Cortland GRF-1000

#1
So I picked this rod up with a cortland crown 2 reel from my local hawk for $50. It was in really good condition with a few scratches to the finish, but nothing major and no damage. If it weren't for the finish scratches it would look new.
Not sure how I feel about this rod at this point. I have an echo solo and that is the most experience I have with Rods. The Echo solo I have is a 6wt fast action. There is a HUGE difference in the action of these two rods. I believe the cortland is a medium to slow action. It is amazing how that feels. The echo is the easier cast, the cortland is a smoother cast. using the same lines I can get almost the same distance with the solo going just a bit further and the corltand requiring more effort. The echo picks up the line with little effort the cortland is a little more sluggish.
At this point I am tempted to Craigs this rod because I am pretty sure I can recoup or gain on this rod. I am thinking I prefer a medium to fast action rod overall.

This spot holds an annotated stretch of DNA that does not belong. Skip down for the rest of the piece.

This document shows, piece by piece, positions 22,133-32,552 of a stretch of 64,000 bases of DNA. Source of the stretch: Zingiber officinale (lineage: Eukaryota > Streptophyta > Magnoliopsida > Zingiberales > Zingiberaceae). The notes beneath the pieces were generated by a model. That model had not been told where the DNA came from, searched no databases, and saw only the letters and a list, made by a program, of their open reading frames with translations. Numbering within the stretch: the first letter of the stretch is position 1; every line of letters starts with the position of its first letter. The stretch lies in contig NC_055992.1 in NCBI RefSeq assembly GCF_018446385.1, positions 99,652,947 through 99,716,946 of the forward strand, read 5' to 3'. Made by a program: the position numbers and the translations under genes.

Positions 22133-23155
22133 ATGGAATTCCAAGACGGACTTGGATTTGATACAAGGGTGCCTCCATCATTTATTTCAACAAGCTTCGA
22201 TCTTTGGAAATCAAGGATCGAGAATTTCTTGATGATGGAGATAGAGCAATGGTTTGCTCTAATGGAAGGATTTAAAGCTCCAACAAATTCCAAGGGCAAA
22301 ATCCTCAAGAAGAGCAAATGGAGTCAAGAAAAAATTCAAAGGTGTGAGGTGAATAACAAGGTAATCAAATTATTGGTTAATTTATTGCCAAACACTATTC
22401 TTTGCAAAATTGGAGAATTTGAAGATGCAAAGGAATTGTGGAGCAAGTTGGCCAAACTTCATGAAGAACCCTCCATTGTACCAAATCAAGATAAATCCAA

Any thoughts on slower action rods? Any benefits to using one?
 

speyfisher

Active Member
#2
Don't be so quick to condemn a slow action rod. We have all been sucked into this fast, faster, ultra fast, marketing hype. It's been going on for so long that hardly anyone will label a rod's action as moderate, let alone slow, or relaxed. Just play with it, find the rod's tempo, shorten up the stroke. Contrary to popular belief, a slow action rod is capable of throwing tight loops as well as developing high line speed.
 
#4
Don't be so quick to condemn a slow action rod. We have all been sucked into this fast, faster, ultra fast, marketing hype. It's been going on for so long that hardly anyone will label a rod's action as moderate, let alone slow, or relaxed. Just play with it, find the rod's tempo, shorten up the stroke. Contrary to popular belief, a slow action rod is capable of throwing tight loops as well as developing high line speed.

Outside of fishing for steelies, I don't have a need for a fast rod. Rarely am I making a cast longer than 40 to 50 ft, which usually comes at the end of the day when I'm too lazy to sneak up and make a shorter cast.